Sunday, November 4, 2018

FESTIVAL OF WORDS


Friday evening, we traveled to St. Landry Parish to hear readings by three writers featured in the 11th Annual Festival of Words and were entertained for two hours by Jack Bedell, Louisiana Poet Laureate; Cornelius Eady, a musical theatre poet; and novelist Ladee Hubbard. The trio held creative writing workshops and drive-by poetry readings on Friday and Saturday, November 2nd and 3rd, but I was only present for the Friday reading at Chicory’s Coffee and Cafe in Grand Coteau, Louisiana. We usually migrate from Sewanee, Tennessee to home in New Iberia, Louisiana just in time to attend the Festival, and I’m always amazed at the literary stars that Patrice Melnick, Director of the Festival, attracts.

The Festival of Words is supported by a galaxy of arts organizations: the Louisiana Division of the Arts, Office of Cultural Development, Department of Culture, Recreation and Tourist in cooperation with the Louisiana State Arts Council as administered by the Acadiana Center for the Arts, and partners with the Acadiana Writing Project, Grand Coteau Cultural Arts Foundation, the Thensted Center, Nunu’s Arts and Culture Collective, Lyrically Inclined, Chicory’s, Giles Automart, St. Landry Parish Tourism and Arts and Writing supporters from throughout the U.S.

The three presenters enjoyed equal time as writers from diverse backgrounds, but “A Words Worth” can only accommodate showcasing one from the trio, and I decided to create press for the Louisiana Poet Laureate, Jack Bedell. He’s an engaging poet who teaches English at Southeastern Louisiana University where he edits Louisiana Literature and is director of the Louisiana Literature Press.

I was impressed by Bedell’s humility and what he calls his “simple lines” (from his inscription in No Brother, This Storm, the book I bought during break time at Chicory’s). An unassuming person, he was dressed casually, wore a baseball cap while he read, and delivered poems that reflected a devotion to family, capturing the audience with lyrics of grace and simplicity.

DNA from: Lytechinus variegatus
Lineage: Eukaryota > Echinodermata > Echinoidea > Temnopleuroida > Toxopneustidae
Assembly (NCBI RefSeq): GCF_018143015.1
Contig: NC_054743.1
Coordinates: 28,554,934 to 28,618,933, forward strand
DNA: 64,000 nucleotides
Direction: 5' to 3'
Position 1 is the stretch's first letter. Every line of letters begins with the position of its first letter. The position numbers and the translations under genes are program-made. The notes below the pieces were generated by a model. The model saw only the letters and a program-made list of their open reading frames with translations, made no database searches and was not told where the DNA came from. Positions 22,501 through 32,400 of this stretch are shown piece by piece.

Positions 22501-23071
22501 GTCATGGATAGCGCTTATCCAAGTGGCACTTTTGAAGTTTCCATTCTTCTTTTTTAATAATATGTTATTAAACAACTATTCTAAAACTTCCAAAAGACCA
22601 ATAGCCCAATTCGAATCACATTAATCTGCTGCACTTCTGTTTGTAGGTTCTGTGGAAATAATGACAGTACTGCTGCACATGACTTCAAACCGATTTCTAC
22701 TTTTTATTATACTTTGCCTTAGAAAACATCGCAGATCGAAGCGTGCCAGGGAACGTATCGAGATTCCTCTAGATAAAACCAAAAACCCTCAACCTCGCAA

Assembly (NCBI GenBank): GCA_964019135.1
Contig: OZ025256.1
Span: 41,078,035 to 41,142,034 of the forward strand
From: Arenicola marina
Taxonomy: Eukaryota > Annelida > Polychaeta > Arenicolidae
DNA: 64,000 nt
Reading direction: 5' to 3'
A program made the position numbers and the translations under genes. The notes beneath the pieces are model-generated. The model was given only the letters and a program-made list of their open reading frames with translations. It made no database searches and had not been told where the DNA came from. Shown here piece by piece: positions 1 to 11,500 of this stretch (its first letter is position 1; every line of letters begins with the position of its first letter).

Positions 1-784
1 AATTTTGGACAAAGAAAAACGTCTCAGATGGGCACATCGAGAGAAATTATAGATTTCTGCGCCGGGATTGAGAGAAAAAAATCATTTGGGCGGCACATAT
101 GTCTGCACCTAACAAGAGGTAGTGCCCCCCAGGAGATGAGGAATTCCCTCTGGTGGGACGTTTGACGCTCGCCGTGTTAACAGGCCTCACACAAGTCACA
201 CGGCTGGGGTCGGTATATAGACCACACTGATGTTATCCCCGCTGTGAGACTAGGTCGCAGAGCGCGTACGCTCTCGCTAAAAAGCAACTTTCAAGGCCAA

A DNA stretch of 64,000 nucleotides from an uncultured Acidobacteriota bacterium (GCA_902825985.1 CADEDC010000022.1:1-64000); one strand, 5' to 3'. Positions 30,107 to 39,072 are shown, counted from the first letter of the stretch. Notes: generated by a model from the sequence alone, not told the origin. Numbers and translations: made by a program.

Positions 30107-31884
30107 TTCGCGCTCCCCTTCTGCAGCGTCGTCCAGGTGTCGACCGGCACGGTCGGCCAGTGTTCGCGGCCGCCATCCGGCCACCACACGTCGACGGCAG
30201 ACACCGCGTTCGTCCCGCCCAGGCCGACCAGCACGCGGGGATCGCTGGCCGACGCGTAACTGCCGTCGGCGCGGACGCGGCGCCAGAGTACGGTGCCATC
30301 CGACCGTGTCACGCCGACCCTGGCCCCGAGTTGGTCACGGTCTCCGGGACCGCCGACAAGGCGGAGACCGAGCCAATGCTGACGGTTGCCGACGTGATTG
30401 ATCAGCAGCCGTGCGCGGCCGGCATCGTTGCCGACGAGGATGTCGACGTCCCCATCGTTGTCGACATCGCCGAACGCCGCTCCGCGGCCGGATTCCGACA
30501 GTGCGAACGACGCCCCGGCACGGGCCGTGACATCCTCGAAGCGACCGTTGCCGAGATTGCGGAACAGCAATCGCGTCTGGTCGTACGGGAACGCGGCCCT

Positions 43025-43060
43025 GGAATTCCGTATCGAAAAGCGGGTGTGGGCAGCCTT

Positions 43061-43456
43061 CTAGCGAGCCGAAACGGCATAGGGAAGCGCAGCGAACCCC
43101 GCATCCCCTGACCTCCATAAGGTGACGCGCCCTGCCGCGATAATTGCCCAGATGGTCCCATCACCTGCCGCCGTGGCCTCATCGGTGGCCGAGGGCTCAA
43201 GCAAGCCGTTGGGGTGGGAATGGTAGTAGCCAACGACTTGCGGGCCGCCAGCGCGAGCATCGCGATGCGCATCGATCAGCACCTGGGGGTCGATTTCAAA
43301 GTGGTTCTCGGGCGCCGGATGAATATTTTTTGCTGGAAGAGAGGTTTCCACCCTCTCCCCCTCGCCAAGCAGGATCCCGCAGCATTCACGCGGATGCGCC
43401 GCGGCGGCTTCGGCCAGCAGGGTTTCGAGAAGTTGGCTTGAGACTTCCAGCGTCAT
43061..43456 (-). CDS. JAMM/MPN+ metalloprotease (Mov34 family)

I particularly liked his voice in “First Kiss,” taken from No Brother, This Storm in which he displays his devotion to fatherhood through his daughter’s interest in baby frogs:

First Kiss

…She wants

to turn over every pot, pull back
the cover on the barbecue pit,
check each slat in the storm shutters.
She knows no crack is too small
for these frogs. They can flatten themselves
and get under anything. They fold their bones
and wait for her, each one a prince.

The eloquence in the last two lines evokes the image of an admiring father observing his daughter at play — a nurturing father portrayed in a powerful psalm. A childhood memory of learning “The Children’s Hour” by Longfellow in the third grade flashed through my mind and formed a cameo of the loving father surrounded by his adoring daughters.

I was drawn to all of Bedell’s poems about his daughter, and having written about a turtle yesterday, I revisited the following poem he presented at the Festival reading. These tender, soft-voiced lines resonated with me. 


Dead Turtle 

My daughter leaves the body
as it lies, will not disturb
the turtle’s last stretch
to position it with more grace.

She covers it with azalea petals
to cool its skin, outlines
its body in concentric circles
of branches, swatches
torn from magazines…

In some other place, she will find
song to hold all of this, enlaced. 


Bedell will present his work at the upcoming Louisiana Book Festival next weekend in Baton Rouge, and those who will participate and hear him for the first time can look forward to a time blessed with a wise and delightful reading from our state’s most hopeful poetic voice. 


Post a Comment